If you are interested in blogging or want to promote your book, please contact E. B. Davis at writerswhokill@gmail.com.


WWK's May interviews will be: 5/2--indie author Bobbi Holmes, 5/9--TG Wolff (aka--Anita Devito), 5/16--Chocolate Bonbon author Dorothy St. James, 5/23--Lida Sideris, 5/30--Food Lovers' Village (and multiple Agatha winner) Leslie Budwitz. Please join us in welcoming these authors to WWK.


Our May Saturday Guest Blogger Schedule: 5/5--John Carenen, 5/12--Judy Penz Sheluk, 5/19--Margaret S. Hamilton, 5/26--Kait Carson.


Congratulations to our writers for the following publications:

Tina Whittle's sixth Tai Randolph mystery, Necessary Ends, debuts on April 3, 2018. Look for it here. Tina was nominated for a Derringer Award for her novelette, "Trouble Like A Freight Train Coming." We're all crossing our fingers for her.

James M. Jackson's Empty Promises, the next in the Seamus McCree mystery series (5th), will be available on April 3, 2018. Purchase links are here.


Dark Sister, a poetry collection, is Linda Rodriguez's tenth published book. It's available for sale here:


Shari Randall's "Pets" will be included in Chesapeake Crimes: Fur, Feathers, and Felonies anthology, which will be published in 2018. In the same anthology "Rasputin," KM Rockwood's short story, will also be published. Look for E. B. Davis's interview with the authors in this anthology on 4/14! Her short story "Goldie" will be published in the Busted anthology, which will be released by Level Best Books on April 25th.


Shari Randall's second Lobster Shack Mystery, Against the Claw, will be available in August, 2018.


In addition, our prolific KM has had the following shorts published as well: "Making Tracks" in Passport to Murder, Bouchercon anthology, October 2017 and "Turkey Underfoot," appears in the anthology The Killer Wore Cranberry: A Fifth Course of Chaos.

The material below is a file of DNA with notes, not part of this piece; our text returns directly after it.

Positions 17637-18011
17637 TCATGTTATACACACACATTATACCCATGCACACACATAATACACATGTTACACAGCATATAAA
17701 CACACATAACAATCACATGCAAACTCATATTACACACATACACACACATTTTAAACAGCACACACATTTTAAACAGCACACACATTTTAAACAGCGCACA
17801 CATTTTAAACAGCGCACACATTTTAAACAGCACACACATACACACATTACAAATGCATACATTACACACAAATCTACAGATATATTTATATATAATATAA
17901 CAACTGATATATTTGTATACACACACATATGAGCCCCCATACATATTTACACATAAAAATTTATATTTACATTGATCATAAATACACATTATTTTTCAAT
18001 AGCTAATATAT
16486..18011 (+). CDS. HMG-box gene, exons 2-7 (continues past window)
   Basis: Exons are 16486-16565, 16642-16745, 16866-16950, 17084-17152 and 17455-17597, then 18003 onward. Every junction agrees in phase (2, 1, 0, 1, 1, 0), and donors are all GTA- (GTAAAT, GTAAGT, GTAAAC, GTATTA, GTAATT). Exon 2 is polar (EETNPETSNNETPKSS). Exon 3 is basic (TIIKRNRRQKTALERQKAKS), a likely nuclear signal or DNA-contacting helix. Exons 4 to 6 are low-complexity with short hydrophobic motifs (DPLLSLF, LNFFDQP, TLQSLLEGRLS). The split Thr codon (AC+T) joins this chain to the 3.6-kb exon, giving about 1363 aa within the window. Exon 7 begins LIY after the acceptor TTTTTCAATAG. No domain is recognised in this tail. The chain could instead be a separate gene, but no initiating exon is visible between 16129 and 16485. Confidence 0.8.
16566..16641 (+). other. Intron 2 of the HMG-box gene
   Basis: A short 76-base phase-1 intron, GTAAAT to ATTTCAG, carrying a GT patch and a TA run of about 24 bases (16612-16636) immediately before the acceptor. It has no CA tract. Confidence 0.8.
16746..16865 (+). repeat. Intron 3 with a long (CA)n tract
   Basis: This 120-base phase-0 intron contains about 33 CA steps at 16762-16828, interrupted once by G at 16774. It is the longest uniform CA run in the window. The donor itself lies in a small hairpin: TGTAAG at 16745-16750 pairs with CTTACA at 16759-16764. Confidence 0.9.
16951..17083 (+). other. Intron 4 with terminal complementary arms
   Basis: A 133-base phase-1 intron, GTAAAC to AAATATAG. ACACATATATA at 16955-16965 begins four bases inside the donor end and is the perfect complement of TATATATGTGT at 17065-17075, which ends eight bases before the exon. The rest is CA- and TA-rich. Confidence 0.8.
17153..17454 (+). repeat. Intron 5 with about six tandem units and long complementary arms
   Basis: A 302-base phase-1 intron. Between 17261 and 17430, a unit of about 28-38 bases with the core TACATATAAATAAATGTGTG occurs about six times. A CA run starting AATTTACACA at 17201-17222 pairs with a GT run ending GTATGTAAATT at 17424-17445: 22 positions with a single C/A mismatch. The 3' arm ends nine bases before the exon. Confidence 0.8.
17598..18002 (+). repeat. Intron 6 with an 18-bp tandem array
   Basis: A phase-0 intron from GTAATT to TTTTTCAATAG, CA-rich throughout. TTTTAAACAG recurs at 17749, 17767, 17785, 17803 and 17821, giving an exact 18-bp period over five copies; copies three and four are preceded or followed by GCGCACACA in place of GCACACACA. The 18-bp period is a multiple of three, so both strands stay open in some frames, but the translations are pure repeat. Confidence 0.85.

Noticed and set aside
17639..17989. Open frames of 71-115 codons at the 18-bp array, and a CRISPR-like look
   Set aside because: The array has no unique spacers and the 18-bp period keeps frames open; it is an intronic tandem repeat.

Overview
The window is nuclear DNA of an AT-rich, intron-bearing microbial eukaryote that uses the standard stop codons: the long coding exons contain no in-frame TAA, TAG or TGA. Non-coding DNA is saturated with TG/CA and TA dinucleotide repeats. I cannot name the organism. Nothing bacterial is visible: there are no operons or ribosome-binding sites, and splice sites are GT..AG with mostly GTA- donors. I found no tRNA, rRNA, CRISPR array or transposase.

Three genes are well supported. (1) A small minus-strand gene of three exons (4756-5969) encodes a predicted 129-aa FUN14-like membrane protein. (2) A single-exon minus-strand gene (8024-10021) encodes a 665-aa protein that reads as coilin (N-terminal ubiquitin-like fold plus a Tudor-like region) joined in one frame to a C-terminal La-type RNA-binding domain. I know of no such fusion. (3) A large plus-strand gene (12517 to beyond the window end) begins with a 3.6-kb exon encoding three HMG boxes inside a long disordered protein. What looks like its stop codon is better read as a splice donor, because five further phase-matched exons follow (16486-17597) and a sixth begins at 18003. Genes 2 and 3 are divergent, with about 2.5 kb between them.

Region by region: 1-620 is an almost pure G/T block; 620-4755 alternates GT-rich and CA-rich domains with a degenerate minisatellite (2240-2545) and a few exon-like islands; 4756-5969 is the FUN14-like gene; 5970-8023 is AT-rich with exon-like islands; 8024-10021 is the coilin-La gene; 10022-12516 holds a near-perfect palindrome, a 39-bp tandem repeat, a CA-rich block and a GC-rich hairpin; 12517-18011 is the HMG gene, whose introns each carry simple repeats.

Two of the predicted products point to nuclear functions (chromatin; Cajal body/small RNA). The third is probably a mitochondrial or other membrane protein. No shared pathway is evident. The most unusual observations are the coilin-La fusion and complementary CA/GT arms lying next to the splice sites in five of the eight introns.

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Friday, February 24, 2012

On the Other Eye




ON THE OTHER EYE

As you may know, I have had cataract surgery on both eyes. Multiple-focus lenses were implanted in both eyes. It may be too early to reach final conclusions, but I can share preliminary results. Colors look brighter.




I never knew how limited my peripheral vision was until I had the ability to look toward each side. My right eye was operated on first. While I wore glasses with the right lens poked out, I kept getting startled by cars coming from behind me on the left. Apparently, I had not noticed them before.




My brain seems less confused than when it had had one lens outside the eye and the second lens inside. I can read average-sized print. I can see in medium and far distance. I have to use a magnifier to read tiny print.



At least twice when I went to bed I reached up to my temples to remove glasses that were not there. My wife tells me I tilt my head to try to see better. That was sometimes useful with glasses. It doesn’t do a thing for implanted lenses.

At this point my vision waxes and wanes. It should stabilize over time. I am definitely improving at not blinking when something approaches my eyeballs.

That’s what I call a mixed blessing.

5 comments:

Gloria Alden said...

I love the pictures you chose to go with your blog. Quite appropriate. I'm glad you're doing better every day. I can remember my first pair of glasses when I was twelve. I was amazed at all the color and detail I saw in trees and other things. May you soon be seeing with no problems.

Warren Bull said...

After getting my first pair of glasses in the 4th grade I was amazed at how clear the letters on the blackboard were and at the shades of green in grass in my yard.

Linda Rodriguez said...

Warren, I'm so glad you're finally finished with the surgeries. I had new special lenses implanted that changed my legally-blind-without-thick-glasses eyes into can-drive-without-glasses eyes. I call them my bionic eyes. Truly a miracle for one who had bifocals from before third grade! I couldn't drive until I was in my late thirties because only then had they created ultra-light plastics that allowed enough correction.

It's been several years now, but I still sometimes try to take off glasses for bed and tilt my head up to see through the lower bifocal on glasses that aren't there. I love it, though!

Warren Bull said...

Linda,

I wrote the blog with the smallest print in the first paragraph and larger print for each paragraph that followed. too bad the program did not allow that when I saved the blog.

Elizabeth C. Main said...

Congratulations, Warren, and thanks for the inspiration. I had cataract surgery for one eye in early February, but retinal complications in the other eye have keep me from the computer since early January. The second cataract surgery won't come until mid-March. It's nice to hear that someday soon my life (and tiny print) will clear up. Liz